As we enter into the remaining days of 2014, we want to wish you a very Merry Christmas and a healthy and fulfilled New Year in 2015. Looking back through 2014, AngloINFO rolled out new and interesting changes to the site and how our members can access our resources. We are proud to say that the New Year will bring dynamic, new enhancements and changes to our site. So, keep a watch here for more features and some surprises - share our excitement! Wishing all of you our very best!
Would anyone be interested in house sitting for approximately three weeks from 18/12/2014? It would entail feeding two horses mornig and evening, no riding as they are elderly/retired. The cottage is fully equipped and beautifully situated by the Baragem about 100 hundred miles north of Lisbon. I know that it is short notice, but have been let down by clients of Trusted House Sitters.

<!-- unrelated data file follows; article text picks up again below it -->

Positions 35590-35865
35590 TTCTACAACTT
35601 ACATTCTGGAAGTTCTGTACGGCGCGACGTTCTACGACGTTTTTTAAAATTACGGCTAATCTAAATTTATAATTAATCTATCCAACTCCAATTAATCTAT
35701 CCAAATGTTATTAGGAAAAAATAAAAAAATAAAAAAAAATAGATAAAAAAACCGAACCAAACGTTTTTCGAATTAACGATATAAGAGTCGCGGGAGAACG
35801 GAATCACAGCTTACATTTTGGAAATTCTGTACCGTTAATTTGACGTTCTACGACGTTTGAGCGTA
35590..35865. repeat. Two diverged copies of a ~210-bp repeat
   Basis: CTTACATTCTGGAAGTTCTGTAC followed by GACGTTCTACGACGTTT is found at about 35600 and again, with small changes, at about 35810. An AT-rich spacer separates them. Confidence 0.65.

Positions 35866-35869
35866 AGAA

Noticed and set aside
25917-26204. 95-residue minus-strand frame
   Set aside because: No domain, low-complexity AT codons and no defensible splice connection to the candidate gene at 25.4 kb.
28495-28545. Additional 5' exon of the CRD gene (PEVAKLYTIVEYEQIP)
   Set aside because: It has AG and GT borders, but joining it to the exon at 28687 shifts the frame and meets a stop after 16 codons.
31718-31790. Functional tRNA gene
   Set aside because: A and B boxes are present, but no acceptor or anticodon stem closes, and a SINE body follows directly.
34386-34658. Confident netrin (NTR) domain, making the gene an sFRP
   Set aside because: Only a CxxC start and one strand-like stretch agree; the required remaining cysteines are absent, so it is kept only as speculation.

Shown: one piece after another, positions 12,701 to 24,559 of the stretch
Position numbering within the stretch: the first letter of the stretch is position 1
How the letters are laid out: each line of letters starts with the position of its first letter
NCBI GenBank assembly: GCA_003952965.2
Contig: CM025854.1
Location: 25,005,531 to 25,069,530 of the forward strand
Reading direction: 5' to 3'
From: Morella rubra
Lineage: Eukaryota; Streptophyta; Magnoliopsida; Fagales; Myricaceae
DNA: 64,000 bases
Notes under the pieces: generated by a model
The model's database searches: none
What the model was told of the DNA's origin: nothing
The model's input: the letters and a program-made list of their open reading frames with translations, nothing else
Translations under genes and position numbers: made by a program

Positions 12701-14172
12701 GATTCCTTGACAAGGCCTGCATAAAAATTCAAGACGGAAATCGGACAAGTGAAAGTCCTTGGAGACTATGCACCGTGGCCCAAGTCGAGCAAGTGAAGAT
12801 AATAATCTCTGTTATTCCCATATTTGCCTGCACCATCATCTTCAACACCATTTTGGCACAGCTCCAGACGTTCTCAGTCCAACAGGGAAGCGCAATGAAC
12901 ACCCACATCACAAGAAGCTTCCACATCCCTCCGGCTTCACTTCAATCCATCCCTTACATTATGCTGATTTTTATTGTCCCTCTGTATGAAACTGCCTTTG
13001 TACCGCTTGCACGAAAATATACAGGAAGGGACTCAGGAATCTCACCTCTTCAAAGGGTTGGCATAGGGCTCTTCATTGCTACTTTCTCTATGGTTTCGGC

Some Tips from Tanya Sears, US Regional Security With the holidays quickly approaching it is a good time to review personal security practices. It is common knowledge that criminals often view increased commercial traffic during the holiday season – particularly in tourist areas – as an opportunity to commit petty theft and other related crimes of opportunity (pick-pocketing, smash and grab etc.). As such, people should be cognizant of the following: Be sure to secure all windows and doors, and make use of any additional security features available such as external window shades, shutters or rollaway grilling. Inspect your residential lighting to ensure all is functioning properly; check the batteries in your smoke detectors. Become familiar with your neighborhood and aware enough to quickly recognize and report anything suspicious or out of place. Do not allow unknown or unexpected guests into your home without first considering the validity of their visit and their possible intentions. Keep emergency contact information in a common space and ensure all family members are aware of how to reach local first responders. Talk to your family about good residential security practices and what suspicious activity to look for (unknown persons loitering nearby, etc.). Have an idea of what actions you would take to quickly evacuate your residence during an emergency situation, such as a fire. Secure your residence as best you can before departing for any extended period of time. Provide a trusted friend with your itinerary whenever traveling for extended periods of time away from home and a key to check on your house if needed. Stop paper deliveries or other deliveries that show outsiders you are not home. Keep alert in highly congested public areas and when using public transportation. Criminals, sometimes working in groups, often target unsuspecting persons in these areas. Make an effort to travel in groups or let others know where you are going and when to expect you. Limit carrying unnecessary money, valuables or personal affects if it can be avoided (large bags with many contents, passports, large sums of money, multiple credit cards, etc.). Do not leave valuable items unsecured inside of vehicles within plain view; always secure such items in the trunk or within internal locked storage compartments (backpacks, suitcase, tablet PCs, MP3 players, cameras, GPS, etc.). Avoid isolated or dimly lit areas of the city at night (i.e. parks, etc.). Always keep at least one form of photo identification on you at all times.